William Gilmore Simms, in his account of the gold rush in Georgia in the 1820s. Guy Rivers, published in 1834. There he uses the term diggings to describe the mine or excavations that the men are working, a fairly literal and prosaic use of the term; “we miners of Tracy’s diggings struck upon a fine heap of the good stuff, and having been gathering gold pretty freely ever since.

One usage by Simms is particularly interesting, at least from our etymological point of view; “The regular lodgers of the tavern were not numerous therefore, and consisted in the main of those labourers in the diggings who had not yet acquired the means of establishing a household of their own.” The term, diggings, was used exclusively to denote where theses impoverished, itinerant men worked, not lived.

This was the sense that Dickens used the term in Chapter 21 of The Life and Adventures of Martin Chuzzlewit, published in 1844. There we find Martin in conversation with his new (and swindling) business partner in America; “She won’t be taken with a cold chill, when she realises what is being done in these diggings, said the stranger, No, no, said Martin.

Prior to penning the novel, Dickens had been to America and may have decided to sprinkle some Americanisms into the dialogue to give it some authenticity. The context in which diggings is used is ambiguous but it is more likely to contain a sense of place, as in Simms’ usage, than of a place of abode. The unglossed usage may mean that it was a word that British readers would be familiar with, although, equally, some incomprehensible language would heighten the sense that a foreigner was speaking.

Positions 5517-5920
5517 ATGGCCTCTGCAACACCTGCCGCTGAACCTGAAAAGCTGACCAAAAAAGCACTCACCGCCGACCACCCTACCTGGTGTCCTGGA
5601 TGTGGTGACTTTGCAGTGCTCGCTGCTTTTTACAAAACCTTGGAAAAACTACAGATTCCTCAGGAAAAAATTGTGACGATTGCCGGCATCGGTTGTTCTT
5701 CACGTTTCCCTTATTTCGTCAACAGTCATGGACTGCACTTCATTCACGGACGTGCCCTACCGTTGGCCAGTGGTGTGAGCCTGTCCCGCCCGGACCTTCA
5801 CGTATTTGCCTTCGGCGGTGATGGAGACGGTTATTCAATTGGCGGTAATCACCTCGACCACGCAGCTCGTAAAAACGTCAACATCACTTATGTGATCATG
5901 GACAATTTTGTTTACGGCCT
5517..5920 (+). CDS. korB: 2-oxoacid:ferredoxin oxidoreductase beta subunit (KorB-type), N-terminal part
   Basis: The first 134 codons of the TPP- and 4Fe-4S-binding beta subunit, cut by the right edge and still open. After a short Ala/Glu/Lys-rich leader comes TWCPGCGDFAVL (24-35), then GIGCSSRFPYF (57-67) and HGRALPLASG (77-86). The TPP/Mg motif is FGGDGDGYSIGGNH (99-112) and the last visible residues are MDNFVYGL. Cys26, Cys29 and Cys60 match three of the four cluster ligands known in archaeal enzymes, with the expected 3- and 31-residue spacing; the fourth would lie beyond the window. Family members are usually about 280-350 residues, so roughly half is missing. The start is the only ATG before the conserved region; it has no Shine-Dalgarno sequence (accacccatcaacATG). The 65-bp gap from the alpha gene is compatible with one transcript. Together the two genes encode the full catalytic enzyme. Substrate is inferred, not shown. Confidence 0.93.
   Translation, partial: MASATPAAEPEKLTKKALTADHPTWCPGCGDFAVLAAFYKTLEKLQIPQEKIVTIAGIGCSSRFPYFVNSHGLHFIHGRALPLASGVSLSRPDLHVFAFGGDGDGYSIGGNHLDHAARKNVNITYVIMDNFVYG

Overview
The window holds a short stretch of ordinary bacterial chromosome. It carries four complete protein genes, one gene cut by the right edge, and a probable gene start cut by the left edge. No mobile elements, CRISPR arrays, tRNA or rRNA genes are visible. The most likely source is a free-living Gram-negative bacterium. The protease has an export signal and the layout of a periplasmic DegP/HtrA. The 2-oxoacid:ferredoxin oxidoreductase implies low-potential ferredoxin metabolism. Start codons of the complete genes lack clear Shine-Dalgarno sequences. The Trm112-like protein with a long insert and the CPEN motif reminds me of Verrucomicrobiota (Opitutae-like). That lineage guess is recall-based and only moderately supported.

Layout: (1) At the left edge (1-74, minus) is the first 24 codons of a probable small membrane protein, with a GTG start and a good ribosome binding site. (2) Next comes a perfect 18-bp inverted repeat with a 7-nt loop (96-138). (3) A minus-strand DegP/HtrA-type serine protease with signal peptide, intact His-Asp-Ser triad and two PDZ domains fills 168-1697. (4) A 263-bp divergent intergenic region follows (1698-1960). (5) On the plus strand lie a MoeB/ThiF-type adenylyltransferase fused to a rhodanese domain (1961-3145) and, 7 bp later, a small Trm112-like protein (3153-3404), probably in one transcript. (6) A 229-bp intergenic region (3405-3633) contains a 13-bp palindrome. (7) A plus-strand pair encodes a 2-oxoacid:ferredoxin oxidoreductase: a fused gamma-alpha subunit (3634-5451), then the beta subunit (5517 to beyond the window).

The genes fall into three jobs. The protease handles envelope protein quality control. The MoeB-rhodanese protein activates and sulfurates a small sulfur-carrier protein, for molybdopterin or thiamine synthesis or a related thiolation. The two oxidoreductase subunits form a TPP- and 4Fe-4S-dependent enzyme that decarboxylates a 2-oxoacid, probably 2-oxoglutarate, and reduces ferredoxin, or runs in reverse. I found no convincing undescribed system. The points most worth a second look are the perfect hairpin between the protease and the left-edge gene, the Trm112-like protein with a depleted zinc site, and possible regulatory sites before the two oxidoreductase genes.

But some six years before Dickens, the term, diggings, began to change its meaning. The New Hampshire born humourist, Joseph Clay Neal, wrote in 1838 in Charcoal Sketches, “Look here, Ned, I reckon it’s about time we should go to our diggings; I am dead beat.” I suppose you could argue that the context is ambiguous and diggings could refer to a mine but the suggestion that it is somewhere in which to sleep encourages me to think that it is used to mean, specifically, lodgings.

Quite why the meaning of diggings morphed thus is the subject of speculation. Perhaps it was because, as Simms pointed out, that the main users of lodging homes, at least in the mineral rich parts of the United States, were miners who had been working in diggings. They were moving from their daytime diggings to their nocturnal ones. Or perhaps there is the sense of nestling down, burrowing in to make oneself comfortable, which could be conveyed by the verb dig and its present participle. Who knows?

What is clear is that the word took off on both sides of the Atlantic to describe temporary accommodation, used principally by itinerant types. In Jerome K Jerome’s Three Men in a Boat, published in 1889, the three comrades arrive in Datchet and set out “to look for diggings.